Sole Agency vs Multi-agency: Is one estate agent enough?

July 2020
sole agency vs multi-agency estate

Choosing the right estate agent is critical to achieving your home moving goals. But do you only need one agent? Here’s how to decide if sole agency vs multi-agency is right for you.

 

Sole agency is where a single firm exclusively markets your home, usually for a fixed period and is the most common method for selling your property. Multi-agency is where two or more firms attempt to sell your home.

 

Choosing between sole agency vs multi-agency can affect how much agency fees you’ll end up paying and might impact how much cash you receive for your home.

 

We’ll explore both of these options including why you might opt for one over the other and empower you to make the right decision.

 

 

Sole agency

As the name suggests, you work with one agent, typically for a defined period who attempts to sell your home. If the agency does, they receive all of the commission. However, if they fail to sell within this period, you’re free to walk and try with a different agent.

 

Pros

  • The average fee is 1.5% of the total sales price, which is cheaper than multi-agency.
  • You’re only working with one firm making it easier to stay on top of what’s happening.
  • There are no fees to pay if you find a buyer yourself(unless you have agreed to sole selling rights with the agent)

 

Cons

  • You might end-up with lower offers than if multiple agents were trying to sell the property.
  • Even though your property will be marketed online, it might not receive as much exposure as it would with more than one agency.
  • Typically you’ll have to sign up to a ‘lock-in’ period of 12 weeks, meaning you can’t switch for 3 months if you’re unhappy.
  • If you do switch agents while under contract with another, you might have to pay double the amount of commission (one to the original agent and the other to the agent who sold the property).

 

 

 

 

Multi-agency

You free to instruct as many agents as you wish. They will all compete to sell your home first as the firm that finds the buyer earns the commission.

 

Pros

  • You might receiver more and higher offers
  • Agencies competing against each other can speed up the sale.
  • Your property might be marketed slightly differently by each agent, meaning it receiver more exposure.

 

Cons

  • It can be hard to manage multiple agents on top of your normal life.
  • You’re likely to be charged a fee closer to 3%.
  • An agent may pressure you into accepting a lower offer to secure the commission.
  • The number of viewings will increase likely causing more disruption.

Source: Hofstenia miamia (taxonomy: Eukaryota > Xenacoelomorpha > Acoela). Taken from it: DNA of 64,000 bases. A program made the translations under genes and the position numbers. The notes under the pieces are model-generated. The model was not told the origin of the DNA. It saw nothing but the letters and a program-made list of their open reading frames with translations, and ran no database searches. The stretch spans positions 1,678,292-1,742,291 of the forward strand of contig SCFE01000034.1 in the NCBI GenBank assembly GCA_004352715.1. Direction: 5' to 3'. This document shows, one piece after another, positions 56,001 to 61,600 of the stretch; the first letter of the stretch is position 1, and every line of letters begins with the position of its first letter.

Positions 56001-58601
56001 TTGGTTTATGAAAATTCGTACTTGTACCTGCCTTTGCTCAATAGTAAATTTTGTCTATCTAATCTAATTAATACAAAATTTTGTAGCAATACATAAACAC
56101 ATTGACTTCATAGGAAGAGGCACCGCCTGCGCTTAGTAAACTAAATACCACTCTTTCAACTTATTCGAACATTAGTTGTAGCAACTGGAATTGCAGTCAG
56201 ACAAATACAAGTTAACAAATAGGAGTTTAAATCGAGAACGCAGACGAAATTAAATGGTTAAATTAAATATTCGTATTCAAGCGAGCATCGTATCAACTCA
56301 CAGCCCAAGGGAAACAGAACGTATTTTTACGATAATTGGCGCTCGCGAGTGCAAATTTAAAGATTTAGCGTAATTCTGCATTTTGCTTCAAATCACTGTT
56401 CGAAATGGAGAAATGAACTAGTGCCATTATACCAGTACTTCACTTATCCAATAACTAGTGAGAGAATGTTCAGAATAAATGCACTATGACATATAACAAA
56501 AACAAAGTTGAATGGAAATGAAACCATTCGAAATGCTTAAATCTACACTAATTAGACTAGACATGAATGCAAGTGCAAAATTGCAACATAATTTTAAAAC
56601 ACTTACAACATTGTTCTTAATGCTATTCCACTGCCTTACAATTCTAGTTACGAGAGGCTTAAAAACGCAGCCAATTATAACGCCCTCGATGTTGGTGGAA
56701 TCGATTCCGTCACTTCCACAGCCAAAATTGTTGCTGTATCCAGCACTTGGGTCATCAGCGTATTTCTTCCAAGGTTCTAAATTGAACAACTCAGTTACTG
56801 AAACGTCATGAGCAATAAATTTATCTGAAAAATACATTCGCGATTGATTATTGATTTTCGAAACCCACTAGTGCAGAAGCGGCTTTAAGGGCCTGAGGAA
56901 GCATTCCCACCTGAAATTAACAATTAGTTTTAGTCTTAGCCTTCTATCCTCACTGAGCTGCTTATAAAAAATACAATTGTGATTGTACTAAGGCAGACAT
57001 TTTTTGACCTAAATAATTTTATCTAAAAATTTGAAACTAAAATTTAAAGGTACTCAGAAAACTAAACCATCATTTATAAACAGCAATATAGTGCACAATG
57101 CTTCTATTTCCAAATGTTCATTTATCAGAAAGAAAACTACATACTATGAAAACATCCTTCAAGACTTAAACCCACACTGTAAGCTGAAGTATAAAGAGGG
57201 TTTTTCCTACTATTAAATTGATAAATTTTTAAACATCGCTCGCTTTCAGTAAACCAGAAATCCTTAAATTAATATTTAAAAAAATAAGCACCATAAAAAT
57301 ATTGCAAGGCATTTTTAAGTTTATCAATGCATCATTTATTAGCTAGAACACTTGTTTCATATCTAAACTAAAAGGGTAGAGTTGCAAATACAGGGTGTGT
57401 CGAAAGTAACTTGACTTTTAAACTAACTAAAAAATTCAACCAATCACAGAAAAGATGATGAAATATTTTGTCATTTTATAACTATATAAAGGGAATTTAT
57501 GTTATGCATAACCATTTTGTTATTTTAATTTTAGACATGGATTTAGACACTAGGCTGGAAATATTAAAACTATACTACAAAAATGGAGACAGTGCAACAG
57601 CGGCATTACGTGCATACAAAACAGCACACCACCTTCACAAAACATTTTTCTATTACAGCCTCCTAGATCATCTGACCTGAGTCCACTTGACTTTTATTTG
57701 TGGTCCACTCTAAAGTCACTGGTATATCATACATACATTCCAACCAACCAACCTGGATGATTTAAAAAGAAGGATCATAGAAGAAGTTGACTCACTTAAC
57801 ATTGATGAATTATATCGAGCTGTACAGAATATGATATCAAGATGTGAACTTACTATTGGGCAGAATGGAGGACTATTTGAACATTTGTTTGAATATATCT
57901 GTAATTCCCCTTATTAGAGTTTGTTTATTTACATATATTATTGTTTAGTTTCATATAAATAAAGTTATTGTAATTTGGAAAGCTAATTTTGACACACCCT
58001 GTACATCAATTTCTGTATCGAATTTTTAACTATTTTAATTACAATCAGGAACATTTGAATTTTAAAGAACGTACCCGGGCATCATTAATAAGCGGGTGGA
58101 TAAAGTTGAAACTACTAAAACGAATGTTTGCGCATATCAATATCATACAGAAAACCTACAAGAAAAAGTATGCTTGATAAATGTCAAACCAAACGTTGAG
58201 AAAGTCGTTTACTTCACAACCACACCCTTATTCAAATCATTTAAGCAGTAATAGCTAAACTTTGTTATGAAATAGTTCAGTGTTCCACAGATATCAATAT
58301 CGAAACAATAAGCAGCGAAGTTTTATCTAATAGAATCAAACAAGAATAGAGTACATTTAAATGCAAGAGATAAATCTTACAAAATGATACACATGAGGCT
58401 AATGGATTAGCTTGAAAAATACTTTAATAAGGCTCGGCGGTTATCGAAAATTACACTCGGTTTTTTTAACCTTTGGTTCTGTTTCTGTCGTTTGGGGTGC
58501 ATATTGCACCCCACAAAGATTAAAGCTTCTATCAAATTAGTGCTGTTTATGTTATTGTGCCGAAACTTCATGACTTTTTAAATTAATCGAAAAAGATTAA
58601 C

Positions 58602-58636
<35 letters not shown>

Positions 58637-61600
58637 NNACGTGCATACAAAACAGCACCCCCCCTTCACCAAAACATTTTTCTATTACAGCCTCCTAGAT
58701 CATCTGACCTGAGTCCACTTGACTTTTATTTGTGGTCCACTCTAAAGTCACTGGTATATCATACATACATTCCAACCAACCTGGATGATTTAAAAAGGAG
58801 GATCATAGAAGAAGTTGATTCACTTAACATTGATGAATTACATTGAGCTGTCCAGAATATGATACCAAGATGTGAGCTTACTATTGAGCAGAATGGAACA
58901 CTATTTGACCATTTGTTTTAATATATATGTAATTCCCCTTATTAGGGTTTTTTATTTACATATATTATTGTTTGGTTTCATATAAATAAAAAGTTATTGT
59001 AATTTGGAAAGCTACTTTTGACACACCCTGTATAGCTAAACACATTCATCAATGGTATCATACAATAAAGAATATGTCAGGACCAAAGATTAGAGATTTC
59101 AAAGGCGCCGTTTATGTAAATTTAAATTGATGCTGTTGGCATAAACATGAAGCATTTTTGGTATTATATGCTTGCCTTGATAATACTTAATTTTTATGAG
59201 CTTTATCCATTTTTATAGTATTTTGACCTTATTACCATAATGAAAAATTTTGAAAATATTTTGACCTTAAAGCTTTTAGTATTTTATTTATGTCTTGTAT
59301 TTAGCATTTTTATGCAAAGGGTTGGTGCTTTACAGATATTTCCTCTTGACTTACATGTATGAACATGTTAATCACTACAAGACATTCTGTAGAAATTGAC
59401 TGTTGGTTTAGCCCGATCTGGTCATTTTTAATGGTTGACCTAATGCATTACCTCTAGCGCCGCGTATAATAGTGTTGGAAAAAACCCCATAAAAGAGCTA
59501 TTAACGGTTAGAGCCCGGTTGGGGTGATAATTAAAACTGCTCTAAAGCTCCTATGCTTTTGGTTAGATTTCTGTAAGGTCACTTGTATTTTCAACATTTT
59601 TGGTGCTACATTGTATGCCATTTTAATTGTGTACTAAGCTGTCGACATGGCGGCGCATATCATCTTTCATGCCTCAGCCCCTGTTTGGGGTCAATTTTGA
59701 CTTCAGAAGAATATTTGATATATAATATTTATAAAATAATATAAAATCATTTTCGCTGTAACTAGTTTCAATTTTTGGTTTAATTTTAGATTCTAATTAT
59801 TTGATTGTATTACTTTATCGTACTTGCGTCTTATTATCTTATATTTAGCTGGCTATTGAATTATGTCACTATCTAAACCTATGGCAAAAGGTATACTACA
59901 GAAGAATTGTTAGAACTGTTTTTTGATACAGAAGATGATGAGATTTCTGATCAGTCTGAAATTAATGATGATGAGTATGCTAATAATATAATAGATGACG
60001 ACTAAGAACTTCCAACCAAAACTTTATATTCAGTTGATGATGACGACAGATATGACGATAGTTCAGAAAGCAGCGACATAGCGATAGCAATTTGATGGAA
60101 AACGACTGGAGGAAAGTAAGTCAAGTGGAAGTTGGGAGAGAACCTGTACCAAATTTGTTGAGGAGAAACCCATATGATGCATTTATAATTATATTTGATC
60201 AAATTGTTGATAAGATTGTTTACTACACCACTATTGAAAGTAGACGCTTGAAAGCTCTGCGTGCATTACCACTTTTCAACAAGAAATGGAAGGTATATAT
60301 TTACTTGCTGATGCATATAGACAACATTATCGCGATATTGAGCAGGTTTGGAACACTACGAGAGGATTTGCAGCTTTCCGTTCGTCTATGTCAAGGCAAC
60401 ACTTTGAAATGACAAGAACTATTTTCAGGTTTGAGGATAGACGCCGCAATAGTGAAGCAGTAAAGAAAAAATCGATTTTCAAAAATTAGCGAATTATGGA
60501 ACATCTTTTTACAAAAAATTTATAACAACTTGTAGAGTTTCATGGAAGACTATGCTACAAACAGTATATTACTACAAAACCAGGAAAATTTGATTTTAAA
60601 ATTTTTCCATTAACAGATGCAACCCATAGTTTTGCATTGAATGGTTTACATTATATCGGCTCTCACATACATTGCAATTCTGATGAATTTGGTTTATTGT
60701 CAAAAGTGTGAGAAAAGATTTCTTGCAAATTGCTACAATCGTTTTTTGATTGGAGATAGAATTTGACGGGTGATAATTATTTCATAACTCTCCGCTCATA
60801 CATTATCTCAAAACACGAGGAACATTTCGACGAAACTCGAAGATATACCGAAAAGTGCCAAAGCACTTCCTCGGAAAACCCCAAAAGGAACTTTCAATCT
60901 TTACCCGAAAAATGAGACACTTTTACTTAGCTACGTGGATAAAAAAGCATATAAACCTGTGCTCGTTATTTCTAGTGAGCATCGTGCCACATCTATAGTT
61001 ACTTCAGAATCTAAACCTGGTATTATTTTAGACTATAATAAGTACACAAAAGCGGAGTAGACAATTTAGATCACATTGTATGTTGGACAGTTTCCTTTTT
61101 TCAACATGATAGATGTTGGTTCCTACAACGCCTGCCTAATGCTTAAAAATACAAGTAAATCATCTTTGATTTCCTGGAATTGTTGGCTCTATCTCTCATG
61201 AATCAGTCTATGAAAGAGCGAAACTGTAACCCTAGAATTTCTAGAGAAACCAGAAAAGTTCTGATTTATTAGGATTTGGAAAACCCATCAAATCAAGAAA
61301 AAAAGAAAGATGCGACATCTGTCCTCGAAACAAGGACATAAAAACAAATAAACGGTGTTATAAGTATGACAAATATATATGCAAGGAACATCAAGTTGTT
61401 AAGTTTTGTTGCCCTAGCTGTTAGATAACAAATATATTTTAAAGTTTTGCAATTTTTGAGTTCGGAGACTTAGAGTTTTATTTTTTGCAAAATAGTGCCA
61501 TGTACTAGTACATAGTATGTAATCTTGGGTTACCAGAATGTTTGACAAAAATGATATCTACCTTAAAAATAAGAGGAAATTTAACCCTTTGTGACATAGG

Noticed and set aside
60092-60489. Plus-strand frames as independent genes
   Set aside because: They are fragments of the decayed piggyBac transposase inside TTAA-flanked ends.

• Buyers could be put off if they see your home listed with multiple different agents.

 

 

Advice when deciding between sole agency vs multi-agency

It often makes sense to start with sole agency then increase your efforts by instruction multiple agents if your home doesn’t sell within a few months. Pick a pro-active (and hungry) agent to start with to give your property a fighting chance!

 

Bearing that in mind, it’s worth trying to negotiate the ‘lock-in’ period down to as short as possible. Some agents will easily lower their standard 12-week period to 6 to 8 weeks.

 

However, if it’s more important to sell your property than paying the lowest commission, multi-agency can be worth paying more.

 

If after doing your research using a tool such as Zoopla’s AgentFinder, you conclude that 2 local agencies offer a higher chance of selling your property than one or multiple, then ask for a joint agency agreement.

 

Typically with joint agency, you’ll negotiate commission rate and terms. Many agents will insist on sharing the fee regardless of who actually sell the property. Expect to pay around 2% for joint agency.

 

 

Sole agency vs multi-agency vs online agent

After trying and failing with different traditional agents, you might consider using an online estate agent. Even though you’ll have to pay upfront, the fee is cheaper, and you’ll be exposed to a wider pool of potential buyers.

 

 

If all else fails

If you still can’t sell after instructing multiple agencies, take the property off the market for 2 or 3 months. Use this time to stage it properly, and take new photos, then relaunch it with a different agent. They’ll be new buyers in the market who won’t have seen or discounted your property.